Macquarie University
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Fabrication and testing of a droplet-based microfluidic neural implant

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posted on 2022-03-28, 17:08 authored by Michael Minh-Hung Nguyen
Neuroscientists have used fine gauge electrodes to record and stimulate the brain for decades. The main problem is the majority of neurological disorders involve problems with the chemical neurotransmitters, not electrical or electrochemical signal transduction. Due to this, a localised method needs to be developed to treat neurochemical disorders. This project investigates the fabrication of microfluidic device to be a chemical analogue to deep brain stimulation. We propose a modification to conventional droplet microfluidics that may enable water-based drug delivery and fluid sampling from the end of a microfabricated needle. The device will consist of a T-junction to generate water-in-oil droplets, a descending channel, a u-bend and a return channel. At the u-bend, the tip of the needle, a hydrophilic membrane will form the lid. Under positive/negative fluid pressure, droplets may be expelled/extracted through the membrane.This thesis describes how the microfluidic needle was fabricated using hot embossing, which involves pressing a PDMS mould (fabricated from a PMMA master mould) into a COC substrate. This microfluidic needle was tested using the Maesowregistered system to see if the channel is capable in producing water droplets in a continuous oil flow using a T-junction channel configuration. Bonding methods for bonding two COC substrates together, and a membrane to a COC lid were found in order to bond a COC lid to the embossed microfluidic channel.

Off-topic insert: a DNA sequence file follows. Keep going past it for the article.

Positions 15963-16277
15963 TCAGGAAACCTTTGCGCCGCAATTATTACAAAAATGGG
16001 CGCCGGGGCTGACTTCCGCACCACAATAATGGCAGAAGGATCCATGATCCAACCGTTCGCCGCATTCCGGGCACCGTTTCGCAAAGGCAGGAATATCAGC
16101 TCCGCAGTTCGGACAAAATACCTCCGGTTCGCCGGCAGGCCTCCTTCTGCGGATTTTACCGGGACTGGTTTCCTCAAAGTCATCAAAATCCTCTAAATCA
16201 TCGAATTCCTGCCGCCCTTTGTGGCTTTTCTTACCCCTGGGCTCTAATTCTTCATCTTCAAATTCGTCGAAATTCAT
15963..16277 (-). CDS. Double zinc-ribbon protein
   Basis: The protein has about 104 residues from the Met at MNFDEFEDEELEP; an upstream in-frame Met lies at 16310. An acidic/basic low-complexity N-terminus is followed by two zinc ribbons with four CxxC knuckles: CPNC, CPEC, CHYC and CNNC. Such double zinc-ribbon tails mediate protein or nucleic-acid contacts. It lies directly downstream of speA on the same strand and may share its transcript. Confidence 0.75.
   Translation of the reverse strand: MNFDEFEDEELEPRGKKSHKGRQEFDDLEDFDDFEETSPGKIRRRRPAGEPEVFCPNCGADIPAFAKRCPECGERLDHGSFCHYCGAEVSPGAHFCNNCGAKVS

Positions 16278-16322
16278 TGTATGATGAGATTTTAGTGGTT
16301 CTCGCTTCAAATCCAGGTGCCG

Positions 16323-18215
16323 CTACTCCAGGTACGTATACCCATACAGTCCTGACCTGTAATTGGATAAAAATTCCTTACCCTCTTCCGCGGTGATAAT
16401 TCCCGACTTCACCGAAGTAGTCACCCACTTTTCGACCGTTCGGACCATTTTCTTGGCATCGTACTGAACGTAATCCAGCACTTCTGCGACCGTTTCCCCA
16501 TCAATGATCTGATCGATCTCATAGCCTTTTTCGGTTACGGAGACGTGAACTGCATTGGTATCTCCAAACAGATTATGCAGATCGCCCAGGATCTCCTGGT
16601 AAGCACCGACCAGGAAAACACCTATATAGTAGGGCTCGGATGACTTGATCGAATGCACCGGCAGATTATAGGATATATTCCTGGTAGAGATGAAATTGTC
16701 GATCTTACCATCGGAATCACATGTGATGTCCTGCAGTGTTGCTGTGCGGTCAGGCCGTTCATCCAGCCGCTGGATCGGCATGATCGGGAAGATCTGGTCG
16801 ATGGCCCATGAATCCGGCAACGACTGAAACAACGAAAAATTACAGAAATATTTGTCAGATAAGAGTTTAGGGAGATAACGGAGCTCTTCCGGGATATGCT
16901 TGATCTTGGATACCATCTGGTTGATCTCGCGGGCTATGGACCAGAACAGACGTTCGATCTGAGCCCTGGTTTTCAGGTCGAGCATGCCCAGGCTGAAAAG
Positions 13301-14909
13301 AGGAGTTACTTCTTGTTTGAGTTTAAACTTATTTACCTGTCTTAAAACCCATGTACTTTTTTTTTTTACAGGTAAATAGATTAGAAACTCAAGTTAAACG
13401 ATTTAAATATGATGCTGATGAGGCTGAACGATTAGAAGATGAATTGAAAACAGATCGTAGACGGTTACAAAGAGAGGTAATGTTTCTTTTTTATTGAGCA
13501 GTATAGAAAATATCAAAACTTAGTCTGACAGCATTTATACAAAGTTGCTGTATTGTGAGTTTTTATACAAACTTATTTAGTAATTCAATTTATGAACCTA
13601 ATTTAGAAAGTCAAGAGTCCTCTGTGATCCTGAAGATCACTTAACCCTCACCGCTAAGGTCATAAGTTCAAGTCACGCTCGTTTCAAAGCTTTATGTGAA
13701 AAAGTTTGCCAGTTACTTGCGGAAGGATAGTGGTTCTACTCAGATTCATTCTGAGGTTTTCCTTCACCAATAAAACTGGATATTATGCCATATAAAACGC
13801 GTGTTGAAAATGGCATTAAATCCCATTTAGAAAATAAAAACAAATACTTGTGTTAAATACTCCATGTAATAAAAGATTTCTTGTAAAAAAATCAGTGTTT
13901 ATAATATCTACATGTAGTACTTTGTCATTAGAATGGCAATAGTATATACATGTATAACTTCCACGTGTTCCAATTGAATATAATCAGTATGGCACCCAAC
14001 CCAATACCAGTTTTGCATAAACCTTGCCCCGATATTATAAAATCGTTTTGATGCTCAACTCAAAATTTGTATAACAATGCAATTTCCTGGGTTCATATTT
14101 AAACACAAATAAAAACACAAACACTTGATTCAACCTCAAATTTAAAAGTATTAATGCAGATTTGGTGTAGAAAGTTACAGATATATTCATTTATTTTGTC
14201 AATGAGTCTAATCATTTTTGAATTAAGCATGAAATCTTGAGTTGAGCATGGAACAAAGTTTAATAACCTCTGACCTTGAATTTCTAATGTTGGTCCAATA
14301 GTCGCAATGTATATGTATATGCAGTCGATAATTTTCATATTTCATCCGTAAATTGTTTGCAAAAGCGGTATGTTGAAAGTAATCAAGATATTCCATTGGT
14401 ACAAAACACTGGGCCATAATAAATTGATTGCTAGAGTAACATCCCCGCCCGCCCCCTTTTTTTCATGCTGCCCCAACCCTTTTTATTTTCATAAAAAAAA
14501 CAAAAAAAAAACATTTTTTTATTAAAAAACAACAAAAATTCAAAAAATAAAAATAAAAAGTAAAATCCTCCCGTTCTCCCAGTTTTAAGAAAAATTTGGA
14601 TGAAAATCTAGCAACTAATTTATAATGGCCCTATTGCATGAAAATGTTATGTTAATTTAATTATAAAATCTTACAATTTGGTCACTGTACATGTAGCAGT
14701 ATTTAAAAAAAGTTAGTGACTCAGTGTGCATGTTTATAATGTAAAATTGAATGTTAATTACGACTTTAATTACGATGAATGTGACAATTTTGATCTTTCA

Table of Contents

1. Introduction -- 2. Theory -- 3. Background -- 4. Microfluidic device design -- 5. Fabrication -- 6. Conclusions and future work.


Theoretical thesis. Bibliography: Pages 51-53

Awarding Institution

Macquarie University

Degree Type

Thesis MRes


MRes, Macquarie University, Faculty of Science and Engineering, Department of Engineering

Department, Centre or School

Department of Engineering

Year of Award


Principal Supervisor

David Inglis


Copyright Michael Minh-Hung Nguyen 2015. Copyright disclaimer:




1 online resource (vii, 53 pages) colour illustrations

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